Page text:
He recruits Manuel in helping him to steal the keys of Alcántara's car in order to go to the nearby port. In the middle of this dealing, Galindo's death affects Ramallo deeply. Carmen seduces him. At first, Manuel tries to resist the temptation because she is a married woman, but she assures him that she is unhappy in her marriage and only feels disgust for her husband, they have sex, but when Manuel finds out that she came to visit him on Ramallo's suggestion, he tells her to leave him alone. Manuel angrily confronts Ramallo accusing him of being jealous of his purity. Ramallo leaves him silent telling him. In fact, attracted to his friend, Manuel steals Ramallo's clothes but, in his morbid religious fervor, fights his desires that he believes are diabolical. Manuel's sexual panic turns into self-inflicted stigmata. Francisca accidentally discovers Ramallo's schemes but does not turn him in, instead she travels with Manuel to the cave in which Pau committed suicide in order to recover from it the items Ramallo stole from Morell.
Ramallo escapes the sanatorium and returns to Morell's home. When Morell tells him that Manuel betrayed him, giving away the location of his purloined goods, Ramallo murders Morell with an axe. Ramallo returns to the sanatorium to take revenge on Manuel. Manuel tells Ramallo that he loves him and that he gave the goods to Morell to fight his attraction for him. Ramallo begins to rape him, claiming that the pleasure will get Manuel torture for the rest of his life. Manuel plunges a knife into Ramallo's throat before slitting his own wrist. Francisca removes her nun's coif. Roger Casamajor - Ramallo Bruno Bergonzini - Manuel Antònia Torrens - Sister Francisca Hernán González - Galindo Juli Mira - Don Eugeni Morell Simón Andreu - Alcántara Ángela Molina - Carmen David Lozano - Manuel Tur Nilo Mur - Andreu Ramallo Tony Miquel Vanrell - Paul Inglada Victoria Verger - Francisca Sergi Moreno - Julià Ballester El mar is available on DVD, it was released in the United States on December 14, 2004, in Catalan with English and Spanish subtitles available.
The World Institute of Pain was founded in 1993 by Phulchand Prithvi Raj, Serdar Erdine, Ricardo Ruiz Lopez, Gabor B. Racz, all of whom are lifetime Council Members and lifetime Executive Board Members; the organizational meeting was held in Los Angeles, California in 1994. WIP is an international membership organization, established to educate and train personnel of member pain centers by sponsoring symposiums and world congresses that focus on pain management interventional techniques. In 2001, WIP began its Fellow of Interventional Pain Practice Board of Examination, a physician certification program that requires both a theoretical and practical examination. There are certain requirements for pain physicians to qualify for an FIPP certification including American Board of Medical Specialties certification or equivalent, a mandatory subspecialty certification for candidates on either the American Board of Anesthesiology/Pain Management, or American Board of Pain Medicine, clinical experience in addition to other requirements.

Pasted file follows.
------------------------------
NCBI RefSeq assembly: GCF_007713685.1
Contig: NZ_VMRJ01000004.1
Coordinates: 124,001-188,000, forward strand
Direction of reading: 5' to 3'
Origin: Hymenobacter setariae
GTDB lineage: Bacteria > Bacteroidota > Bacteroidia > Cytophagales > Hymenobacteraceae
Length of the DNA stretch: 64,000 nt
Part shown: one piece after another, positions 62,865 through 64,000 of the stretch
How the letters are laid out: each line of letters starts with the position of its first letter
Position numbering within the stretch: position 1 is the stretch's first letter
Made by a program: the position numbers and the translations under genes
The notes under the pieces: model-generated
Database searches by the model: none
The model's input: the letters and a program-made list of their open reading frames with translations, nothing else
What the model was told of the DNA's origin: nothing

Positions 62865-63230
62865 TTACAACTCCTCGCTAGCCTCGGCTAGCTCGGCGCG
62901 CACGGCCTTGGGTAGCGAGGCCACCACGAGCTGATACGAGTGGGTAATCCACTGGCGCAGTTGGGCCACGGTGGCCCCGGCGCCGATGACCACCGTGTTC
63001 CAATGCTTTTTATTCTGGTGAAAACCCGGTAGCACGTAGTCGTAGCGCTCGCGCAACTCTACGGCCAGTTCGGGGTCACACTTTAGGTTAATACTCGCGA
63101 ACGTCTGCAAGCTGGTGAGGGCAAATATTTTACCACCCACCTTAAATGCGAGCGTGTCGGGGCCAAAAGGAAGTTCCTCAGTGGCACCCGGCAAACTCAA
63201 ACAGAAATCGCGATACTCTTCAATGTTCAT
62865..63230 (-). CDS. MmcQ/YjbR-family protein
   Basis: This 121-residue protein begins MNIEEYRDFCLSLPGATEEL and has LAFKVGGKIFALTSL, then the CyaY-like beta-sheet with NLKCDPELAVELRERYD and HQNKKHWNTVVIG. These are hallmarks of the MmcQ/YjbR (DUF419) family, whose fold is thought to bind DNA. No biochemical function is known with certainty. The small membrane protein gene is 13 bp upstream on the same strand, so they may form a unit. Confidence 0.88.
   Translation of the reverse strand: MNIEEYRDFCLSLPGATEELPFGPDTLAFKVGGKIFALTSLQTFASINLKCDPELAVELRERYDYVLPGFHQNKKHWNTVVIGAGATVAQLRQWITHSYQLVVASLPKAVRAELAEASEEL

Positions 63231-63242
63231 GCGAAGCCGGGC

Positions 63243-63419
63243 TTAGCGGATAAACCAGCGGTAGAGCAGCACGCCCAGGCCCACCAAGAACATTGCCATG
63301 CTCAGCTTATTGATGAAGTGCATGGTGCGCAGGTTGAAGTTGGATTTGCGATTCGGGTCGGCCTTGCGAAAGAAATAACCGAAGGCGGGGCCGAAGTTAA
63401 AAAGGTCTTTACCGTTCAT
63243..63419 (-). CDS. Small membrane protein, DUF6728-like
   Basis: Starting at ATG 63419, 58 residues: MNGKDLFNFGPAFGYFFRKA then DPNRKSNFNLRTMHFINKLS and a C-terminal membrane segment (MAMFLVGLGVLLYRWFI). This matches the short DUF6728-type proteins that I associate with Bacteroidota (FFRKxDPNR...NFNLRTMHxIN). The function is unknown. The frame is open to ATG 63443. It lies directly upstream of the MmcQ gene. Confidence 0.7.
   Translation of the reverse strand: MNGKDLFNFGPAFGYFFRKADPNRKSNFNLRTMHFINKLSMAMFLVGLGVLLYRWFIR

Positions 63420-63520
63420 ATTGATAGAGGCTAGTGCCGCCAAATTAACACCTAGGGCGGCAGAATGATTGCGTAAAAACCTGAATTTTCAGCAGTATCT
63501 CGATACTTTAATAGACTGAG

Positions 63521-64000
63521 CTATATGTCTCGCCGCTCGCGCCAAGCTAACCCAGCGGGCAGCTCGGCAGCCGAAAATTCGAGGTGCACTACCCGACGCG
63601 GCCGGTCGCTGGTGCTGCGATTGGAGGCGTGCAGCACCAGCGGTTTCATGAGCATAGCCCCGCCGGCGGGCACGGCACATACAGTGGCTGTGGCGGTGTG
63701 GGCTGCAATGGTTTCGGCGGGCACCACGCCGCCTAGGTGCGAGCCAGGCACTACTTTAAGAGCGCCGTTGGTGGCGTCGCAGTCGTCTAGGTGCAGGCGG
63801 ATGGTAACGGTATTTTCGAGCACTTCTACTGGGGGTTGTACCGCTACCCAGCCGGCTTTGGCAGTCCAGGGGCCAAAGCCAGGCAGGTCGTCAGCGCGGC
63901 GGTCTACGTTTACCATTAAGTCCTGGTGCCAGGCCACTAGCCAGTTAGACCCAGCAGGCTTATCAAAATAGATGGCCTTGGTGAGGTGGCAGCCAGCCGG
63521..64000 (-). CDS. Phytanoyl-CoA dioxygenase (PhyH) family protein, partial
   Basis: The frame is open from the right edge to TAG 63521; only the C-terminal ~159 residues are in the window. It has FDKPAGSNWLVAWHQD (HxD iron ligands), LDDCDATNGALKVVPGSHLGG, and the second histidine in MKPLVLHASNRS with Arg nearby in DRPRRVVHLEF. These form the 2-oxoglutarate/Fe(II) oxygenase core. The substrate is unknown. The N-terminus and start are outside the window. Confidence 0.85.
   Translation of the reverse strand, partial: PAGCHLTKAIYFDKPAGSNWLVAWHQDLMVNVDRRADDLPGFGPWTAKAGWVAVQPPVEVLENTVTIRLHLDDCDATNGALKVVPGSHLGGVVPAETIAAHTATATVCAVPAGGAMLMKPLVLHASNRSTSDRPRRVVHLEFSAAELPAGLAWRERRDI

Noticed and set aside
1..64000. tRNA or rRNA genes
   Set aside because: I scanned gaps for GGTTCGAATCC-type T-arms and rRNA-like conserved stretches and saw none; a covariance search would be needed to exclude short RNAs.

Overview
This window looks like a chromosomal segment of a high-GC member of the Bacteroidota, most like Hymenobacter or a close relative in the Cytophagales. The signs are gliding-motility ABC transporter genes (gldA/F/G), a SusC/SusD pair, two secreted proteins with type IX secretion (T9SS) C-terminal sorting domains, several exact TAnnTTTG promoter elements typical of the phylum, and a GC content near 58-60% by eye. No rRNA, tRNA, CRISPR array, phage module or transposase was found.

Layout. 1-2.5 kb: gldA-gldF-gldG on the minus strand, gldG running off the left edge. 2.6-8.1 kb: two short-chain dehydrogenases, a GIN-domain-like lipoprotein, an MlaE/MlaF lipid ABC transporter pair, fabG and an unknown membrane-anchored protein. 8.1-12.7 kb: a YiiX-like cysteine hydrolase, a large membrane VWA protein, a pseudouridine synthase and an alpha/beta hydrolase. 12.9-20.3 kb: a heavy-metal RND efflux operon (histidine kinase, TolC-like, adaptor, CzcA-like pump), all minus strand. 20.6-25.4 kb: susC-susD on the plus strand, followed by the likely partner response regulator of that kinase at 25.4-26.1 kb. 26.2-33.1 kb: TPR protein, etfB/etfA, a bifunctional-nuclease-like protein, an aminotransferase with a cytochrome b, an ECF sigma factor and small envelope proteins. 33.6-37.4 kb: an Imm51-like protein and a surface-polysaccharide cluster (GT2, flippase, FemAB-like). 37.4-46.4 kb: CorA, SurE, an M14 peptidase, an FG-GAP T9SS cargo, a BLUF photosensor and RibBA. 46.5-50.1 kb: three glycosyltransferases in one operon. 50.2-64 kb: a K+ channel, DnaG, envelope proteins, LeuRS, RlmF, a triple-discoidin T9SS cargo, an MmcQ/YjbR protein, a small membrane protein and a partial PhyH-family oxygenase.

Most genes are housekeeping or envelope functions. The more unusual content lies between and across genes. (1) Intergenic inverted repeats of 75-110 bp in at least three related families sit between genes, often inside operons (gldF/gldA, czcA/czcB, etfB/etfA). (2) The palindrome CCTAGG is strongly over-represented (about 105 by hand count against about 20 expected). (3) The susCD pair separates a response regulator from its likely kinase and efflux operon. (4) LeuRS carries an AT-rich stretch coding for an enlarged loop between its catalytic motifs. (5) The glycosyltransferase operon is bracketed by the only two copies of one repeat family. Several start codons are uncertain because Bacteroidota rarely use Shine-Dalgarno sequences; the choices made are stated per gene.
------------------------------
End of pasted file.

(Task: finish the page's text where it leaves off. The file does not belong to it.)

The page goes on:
As of the end of 2018, there are 1,125 pain physicians around the world who have obtained the FIPP designation. Certified Interventional Ultrasound Sonographer is a qualification issued by the World Institute of Pain to pain physicians around the world to recognize his/her skills in using ultrasound for interventional pain management procedures; the CIPS is awarded after successful completion of the CIPS Examination administered by WIP. As of the end of 2018, there are 113 pain physicians; the official scientific journal of the WIP is Pain Practice, established in 2001, which publishes information for pain management. In 2015, the journal had an impact factor of 2.361, ranking 13th out of 30 in the category'Anesthesiology', 93rd out of 192 in the category'Clinical Neurology'. In addition to Pain Practice, it publishes a quarterly magazine, Pain Pathways, aimed towards patients and their caregivers, as well as the World Institute of Pain Newsletter; the 1st WIP World Congress was held in Eilat, Israel in 1998, was chaired by David Niv, Professor of Medicine at the University of Tel Aviv.
Other World Congresses followed in 2004, 2007, 2009, 2012, 2014 which were held in Turkey, Hungary, twice in the United States, in The Netherlands. The 8th Congress is to be held in New York City on 20–23 May 2016. In addition to the customary social activities and displays at such events, the World Congress provides hands-on educational activities using cadavers. 2000–2500 physicians attend. WIP created the Excellence in Pain Practice Award in 2010, to "promote the highest standards of pain practice around the world"; the award is given to organizations and health centers. As of February 2016, there have been 7 recipients in the category "Comprehensive Multidisciplinary Pain Practice" 2 recipients in the category "Clinical Pain Practice" 2 recipients in the category "Clinical Pain Practice Specializing in Musculoskeletal Pain Syndromes" 13 recipients in the category "Multidisciplinary Clinical Pain Practice" Official website PainPathways website 2016 WIP World Congress website